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Ryan Sutherland’s new single 'Church Bells' is refreshingly honest about Christmas during COVID 

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There’s no shortage of holiday songs with a rose-colored view of the world. Radio stations and online streaming services gift us stockings overfilled with tunes proclaiming peace on earth and touting the virtues of the big man in the red suit.

But the 2020 holiday season feels different, and singing of Christmas cheer while ignoring the hardships of the year — particularly those brought on by COVID-19 — feels disingenuous at best.

Rochester singer-songwriter Ryan Sutherland, however, is keeping it honest about the yuletide ennui he’s feeling this year. With his new single, “Church Bells,” which he describes as “a workin’ man’s Christmas song,” he gets deeply introspective — and a little macabre — while managing to make the whole thing sound rather upbeat.

The time-tested trope in which the songwriter fears he’s repeating the failings of his father gives the song added weight, which only feels heavier in the pandemic era:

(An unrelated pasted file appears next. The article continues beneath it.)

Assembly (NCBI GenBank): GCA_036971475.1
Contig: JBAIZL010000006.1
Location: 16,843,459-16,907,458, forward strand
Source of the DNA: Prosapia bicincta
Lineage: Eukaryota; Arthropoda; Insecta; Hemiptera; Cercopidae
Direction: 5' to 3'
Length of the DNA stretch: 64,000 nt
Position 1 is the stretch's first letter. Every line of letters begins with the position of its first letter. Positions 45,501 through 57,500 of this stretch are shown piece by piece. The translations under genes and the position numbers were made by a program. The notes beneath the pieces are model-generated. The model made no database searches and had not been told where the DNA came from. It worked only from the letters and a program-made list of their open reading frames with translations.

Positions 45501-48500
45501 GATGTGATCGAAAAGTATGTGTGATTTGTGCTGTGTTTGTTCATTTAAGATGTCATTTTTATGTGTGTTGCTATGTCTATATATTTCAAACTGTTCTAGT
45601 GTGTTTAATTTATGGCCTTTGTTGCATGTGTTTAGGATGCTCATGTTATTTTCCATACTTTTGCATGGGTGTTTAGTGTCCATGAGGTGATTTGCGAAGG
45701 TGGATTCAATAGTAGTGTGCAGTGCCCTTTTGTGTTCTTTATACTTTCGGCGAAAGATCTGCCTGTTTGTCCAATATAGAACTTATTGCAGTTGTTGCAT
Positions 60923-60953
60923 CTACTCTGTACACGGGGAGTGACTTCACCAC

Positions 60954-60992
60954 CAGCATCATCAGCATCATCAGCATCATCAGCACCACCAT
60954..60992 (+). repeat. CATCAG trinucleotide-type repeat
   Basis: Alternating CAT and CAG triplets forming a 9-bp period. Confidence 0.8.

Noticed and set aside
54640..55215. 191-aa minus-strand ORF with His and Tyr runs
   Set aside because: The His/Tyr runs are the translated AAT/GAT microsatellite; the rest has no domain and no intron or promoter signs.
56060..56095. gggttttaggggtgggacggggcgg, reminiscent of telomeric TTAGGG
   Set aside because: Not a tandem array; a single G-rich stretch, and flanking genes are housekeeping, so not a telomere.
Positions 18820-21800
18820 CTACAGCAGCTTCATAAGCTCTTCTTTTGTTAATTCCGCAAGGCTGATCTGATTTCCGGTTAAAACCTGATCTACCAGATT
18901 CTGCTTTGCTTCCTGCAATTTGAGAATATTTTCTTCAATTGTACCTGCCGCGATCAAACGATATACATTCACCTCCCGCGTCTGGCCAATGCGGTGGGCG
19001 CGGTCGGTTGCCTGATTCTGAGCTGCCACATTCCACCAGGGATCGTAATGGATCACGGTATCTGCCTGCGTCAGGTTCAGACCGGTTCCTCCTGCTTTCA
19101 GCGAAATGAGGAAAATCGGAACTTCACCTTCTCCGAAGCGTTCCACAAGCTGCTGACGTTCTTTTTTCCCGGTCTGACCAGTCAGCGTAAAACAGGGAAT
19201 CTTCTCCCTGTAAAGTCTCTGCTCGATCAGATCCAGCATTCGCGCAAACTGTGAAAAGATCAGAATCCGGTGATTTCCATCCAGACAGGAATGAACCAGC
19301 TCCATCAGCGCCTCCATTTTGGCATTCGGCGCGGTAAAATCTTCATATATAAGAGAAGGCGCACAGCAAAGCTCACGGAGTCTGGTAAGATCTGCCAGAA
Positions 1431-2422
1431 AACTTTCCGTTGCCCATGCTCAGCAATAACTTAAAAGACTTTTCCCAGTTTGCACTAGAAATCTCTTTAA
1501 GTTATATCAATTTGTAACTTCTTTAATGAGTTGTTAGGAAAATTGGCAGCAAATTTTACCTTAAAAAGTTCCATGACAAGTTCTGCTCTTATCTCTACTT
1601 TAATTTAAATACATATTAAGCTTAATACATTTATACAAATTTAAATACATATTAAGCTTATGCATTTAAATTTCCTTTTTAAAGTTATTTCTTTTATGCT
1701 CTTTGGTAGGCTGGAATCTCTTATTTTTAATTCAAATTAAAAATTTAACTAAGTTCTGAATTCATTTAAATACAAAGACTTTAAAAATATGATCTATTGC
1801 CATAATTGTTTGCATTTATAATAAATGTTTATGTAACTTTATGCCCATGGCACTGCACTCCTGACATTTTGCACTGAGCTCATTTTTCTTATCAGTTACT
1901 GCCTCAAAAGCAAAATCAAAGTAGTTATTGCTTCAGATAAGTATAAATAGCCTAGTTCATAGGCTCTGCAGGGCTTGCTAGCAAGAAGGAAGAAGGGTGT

“Used to bury in work, they'll be no work today / We're all furloughed, but them thoughts all stay,” Sutherland croons.

As Sutherland strums with a tinny, but tuneful guitar tone, the ’60s vibes are strong — in no small part due to Ben Morey’s contribution of pipe organ and drummer Alex Coté’s streamlined sense of timekeeping.

The festive quality of the music is largely attributable to the literal tubular church bells on the track, also played by Morey, who recorded “Church Bells” at The Submarine Sound Studios and the sanctuary of South Wedge Mission.

But the feel-good sounds are consistently undercut by the hard-hitting emotional reality in the lyrics:

“We can't stand the pain, and you know there ain’t no dreams to chase / But it's all fine and cool: I’ve got enough beer to wait out the plague.”

The sense of stagnancy and despair felt during this extended quarantine builds as Sutherland launches head-long into the melancholic anthem in the chorus, with its Bruce Springsteen-like approach to instrumental grandeur and impassioned, everyman sensibility.

And although Sutherland wears his sadness on his sleeve, the song itself is so catchy and tightly crafted, its bittersweet quality — particularly during the often feigned joy of the holiday season — is not only forgivable, but entirely welcome.

Daniel J. Kushner is CITY’s music editor. He can be reached at

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